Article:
3 Major Time Management Killers You Probably Don’t Know You’re Doing


Rome wasn’t built overnight. It took time and consistent effort to build up one of the greatest empires in human history. Similarly, one of the secrets to success is being consistent in engaging with the smaller tasks that will eventually lead you up towards your larger goals. It might seem like a relatively minute task, but when done consistently, every small step makes a huge difference.


The same logic, however, applies to negative actions too. Little bad habits might not seem to have much bearing over our overall performance and well-being. But when they’re done repeatedly, it snowballs into an avalanche of impending (albeit long-term) doom.

This is especially true for time management. More often than not, the greatest time management killers that plague us are an accumulated consequence of bad choices and strategies with regards to how we allocate time to different aspects of our lives. Worse, we may not even realise the magnitude of these bad micro-habits.

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1. Running from negative emotions by procrastinating


If you’re stuck in a cycle of endless procrastination, you’ve probably derided yourself about it and resolved to break the habit, only to find yourself consistently back at square one every single time you try. Chances are, you’d probably also have chalked it up to bad self-control, ill-discipline, or simply lack of conscientiousness. There is, however, one reason why procrastination feels so good: it’s an emotional strategy that we employ to defer the onset of negative emotions.


Recent research has found that procrastinators commonly harbour negative self-images; they tend not to appraise themselves positively and often suffer from shame and debilitating self-doubt.

Getting to work on a particular task necessitates entertaining the possibility that one might find oneself incompetent or lacking in some regard. Avoiding the task at hand, then, is an exercise in escaping from having to face those negative emotions, especially if the task itself is challenging.

The reason why it’s so hard to break the cycle of procrastination, despite the dire effects it has on your time management, general performance and well-being, is because you’ve come to anticipate the pleasure that comes from escaping from negative emotions as a consequence of putting your work off.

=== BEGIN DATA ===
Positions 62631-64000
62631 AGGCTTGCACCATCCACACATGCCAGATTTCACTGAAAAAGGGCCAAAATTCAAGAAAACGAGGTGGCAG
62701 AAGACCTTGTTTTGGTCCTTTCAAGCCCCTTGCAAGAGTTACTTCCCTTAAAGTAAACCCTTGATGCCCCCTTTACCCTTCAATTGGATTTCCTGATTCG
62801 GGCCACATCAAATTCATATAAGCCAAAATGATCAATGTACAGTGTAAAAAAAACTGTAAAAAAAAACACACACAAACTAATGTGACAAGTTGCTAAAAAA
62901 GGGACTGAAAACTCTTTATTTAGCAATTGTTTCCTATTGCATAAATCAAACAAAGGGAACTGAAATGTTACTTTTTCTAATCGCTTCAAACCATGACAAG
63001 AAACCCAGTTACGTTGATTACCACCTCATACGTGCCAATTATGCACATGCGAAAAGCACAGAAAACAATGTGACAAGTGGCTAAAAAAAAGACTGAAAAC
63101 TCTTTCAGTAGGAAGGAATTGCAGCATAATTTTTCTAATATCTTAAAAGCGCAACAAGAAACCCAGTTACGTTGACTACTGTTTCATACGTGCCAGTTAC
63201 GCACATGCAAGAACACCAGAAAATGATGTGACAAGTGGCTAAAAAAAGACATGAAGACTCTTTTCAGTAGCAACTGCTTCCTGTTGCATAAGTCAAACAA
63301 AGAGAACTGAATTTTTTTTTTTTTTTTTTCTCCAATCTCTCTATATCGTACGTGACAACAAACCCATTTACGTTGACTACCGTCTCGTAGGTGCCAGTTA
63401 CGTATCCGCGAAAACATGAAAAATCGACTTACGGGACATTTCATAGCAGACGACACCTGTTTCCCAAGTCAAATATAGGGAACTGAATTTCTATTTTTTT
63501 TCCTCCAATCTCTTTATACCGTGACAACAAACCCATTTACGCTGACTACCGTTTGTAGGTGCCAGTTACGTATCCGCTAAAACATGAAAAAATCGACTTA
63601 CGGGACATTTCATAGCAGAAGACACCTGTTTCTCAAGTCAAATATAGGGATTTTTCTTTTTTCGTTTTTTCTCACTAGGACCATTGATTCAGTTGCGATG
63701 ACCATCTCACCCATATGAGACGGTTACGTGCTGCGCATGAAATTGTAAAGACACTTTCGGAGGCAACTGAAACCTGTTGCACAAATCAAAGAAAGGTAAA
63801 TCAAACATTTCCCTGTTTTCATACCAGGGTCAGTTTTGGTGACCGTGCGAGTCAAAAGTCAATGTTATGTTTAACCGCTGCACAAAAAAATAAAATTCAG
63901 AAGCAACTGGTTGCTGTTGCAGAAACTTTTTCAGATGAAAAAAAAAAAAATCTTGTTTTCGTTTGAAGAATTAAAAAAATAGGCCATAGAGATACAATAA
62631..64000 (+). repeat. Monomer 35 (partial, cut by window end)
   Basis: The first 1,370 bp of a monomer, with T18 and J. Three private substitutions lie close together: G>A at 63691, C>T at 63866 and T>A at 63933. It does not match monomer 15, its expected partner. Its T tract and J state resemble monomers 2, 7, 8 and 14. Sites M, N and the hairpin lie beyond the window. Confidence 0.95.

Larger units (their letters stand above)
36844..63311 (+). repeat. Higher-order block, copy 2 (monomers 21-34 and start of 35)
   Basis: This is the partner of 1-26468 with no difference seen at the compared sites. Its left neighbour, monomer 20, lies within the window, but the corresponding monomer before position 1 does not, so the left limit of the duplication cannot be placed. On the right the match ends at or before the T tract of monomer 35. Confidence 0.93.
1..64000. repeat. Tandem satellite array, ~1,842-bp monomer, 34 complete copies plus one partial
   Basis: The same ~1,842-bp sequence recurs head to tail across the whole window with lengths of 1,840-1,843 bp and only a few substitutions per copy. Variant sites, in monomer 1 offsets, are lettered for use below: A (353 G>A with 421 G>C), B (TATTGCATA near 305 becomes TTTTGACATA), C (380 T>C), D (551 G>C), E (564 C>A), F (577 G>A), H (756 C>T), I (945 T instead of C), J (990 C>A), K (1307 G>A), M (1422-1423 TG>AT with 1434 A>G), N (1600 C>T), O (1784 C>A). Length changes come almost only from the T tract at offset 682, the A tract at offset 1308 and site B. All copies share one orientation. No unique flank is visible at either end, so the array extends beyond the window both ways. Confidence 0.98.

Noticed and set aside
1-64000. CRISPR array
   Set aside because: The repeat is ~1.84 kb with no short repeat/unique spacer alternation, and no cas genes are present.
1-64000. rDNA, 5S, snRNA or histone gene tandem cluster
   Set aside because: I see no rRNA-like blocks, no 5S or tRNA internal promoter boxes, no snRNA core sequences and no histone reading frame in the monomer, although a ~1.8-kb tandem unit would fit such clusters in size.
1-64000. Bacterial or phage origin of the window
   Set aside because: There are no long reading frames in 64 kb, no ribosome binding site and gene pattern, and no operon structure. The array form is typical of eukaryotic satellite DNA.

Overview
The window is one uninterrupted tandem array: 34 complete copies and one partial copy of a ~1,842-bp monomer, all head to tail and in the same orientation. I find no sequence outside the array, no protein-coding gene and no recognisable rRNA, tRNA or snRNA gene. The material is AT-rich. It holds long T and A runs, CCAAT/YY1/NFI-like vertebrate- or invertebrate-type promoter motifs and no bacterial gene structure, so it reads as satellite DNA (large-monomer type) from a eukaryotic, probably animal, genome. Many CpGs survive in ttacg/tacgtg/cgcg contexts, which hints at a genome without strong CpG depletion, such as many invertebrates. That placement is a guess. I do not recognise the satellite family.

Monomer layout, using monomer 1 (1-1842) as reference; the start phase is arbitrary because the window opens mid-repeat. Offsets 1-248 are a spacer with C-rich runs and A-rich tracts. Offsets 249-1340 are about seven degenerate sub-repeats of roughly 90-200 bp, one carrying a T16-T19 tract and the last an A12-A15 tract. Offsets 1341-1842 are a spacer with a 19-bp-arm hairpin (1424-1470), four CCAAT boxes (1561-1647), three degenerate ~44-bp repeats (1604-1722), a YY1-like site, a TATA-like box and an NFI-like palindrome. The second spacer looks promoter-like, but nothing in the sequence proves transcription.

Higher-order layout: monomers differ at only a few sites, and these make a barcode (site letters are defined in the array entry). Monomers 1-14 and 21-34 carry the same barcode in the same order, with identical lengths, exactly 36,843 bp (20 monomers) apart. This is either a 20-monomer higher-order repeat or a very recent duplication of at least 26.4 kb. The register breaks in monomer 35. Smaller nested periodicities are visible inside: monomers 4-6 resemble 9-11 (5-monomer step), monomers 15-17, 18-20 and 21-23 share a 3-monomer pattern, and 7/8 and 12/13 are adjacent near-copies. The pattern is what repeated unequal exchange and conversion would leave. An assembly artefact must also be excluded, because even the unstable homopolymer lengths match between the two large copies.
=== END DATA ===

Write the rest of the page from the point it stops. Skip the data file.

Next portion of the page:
2. Foregoing important tasks for urgent ones


Human beings are hardwired to prefer smaller but more immediate rewards rather than larger but delayed payoffs. This “present bias”, as it’s known in psychology, is what explains so much of human behaviour, from instant gratification to the reason why so few people are able to toiling now in return for the promise of a better future.


Importantly, though, in the context of time management, it plays out in the preference for working on urgent tasks instead of important ones. The demands of the modern workplace are such that there will always be something urgent to work on, and so many people fall into the trap of reacting to this urgency.

Yet urgent tasks are rarely ever the kind of work that feeds into your longer-term priorities, or even that of your team’s and company’s. Crossing off a lot of “urgent” tasks from your to-do list might make you feel more productive, but it ultimately away from the time and effort you need to spend on advancing towards the important, long-term goals.



3. Putting yourself at the mercy of distractions


Another inescapable reality of the modern workplace is its hyper-distractibility. 24/7 news coverage. Widespread ownership of personal devices that make multi-tasking and constant task-switching the norm. Open-office plans that facilitate collaboration (but also interruption). And of course, magically self-replenishing email folders.


Small wonder, then, that the average office worker finds herself so easily distracted. The skill of working in high-focus mode, it seems, is rapidly wearing away over the years. Again, with so many distractions around you, it’s easy to make yourself feel productive merely by being “busy”.

Busy-ness in and of itself, though, is not an accurate measure of work performance and productivity. You can fill your time up at work with as many hours of “distraction” work (like spending too much time clearing your emails). But the end of the day, it doesn’t mean you’re making progress towards your KPIs or personal goals.


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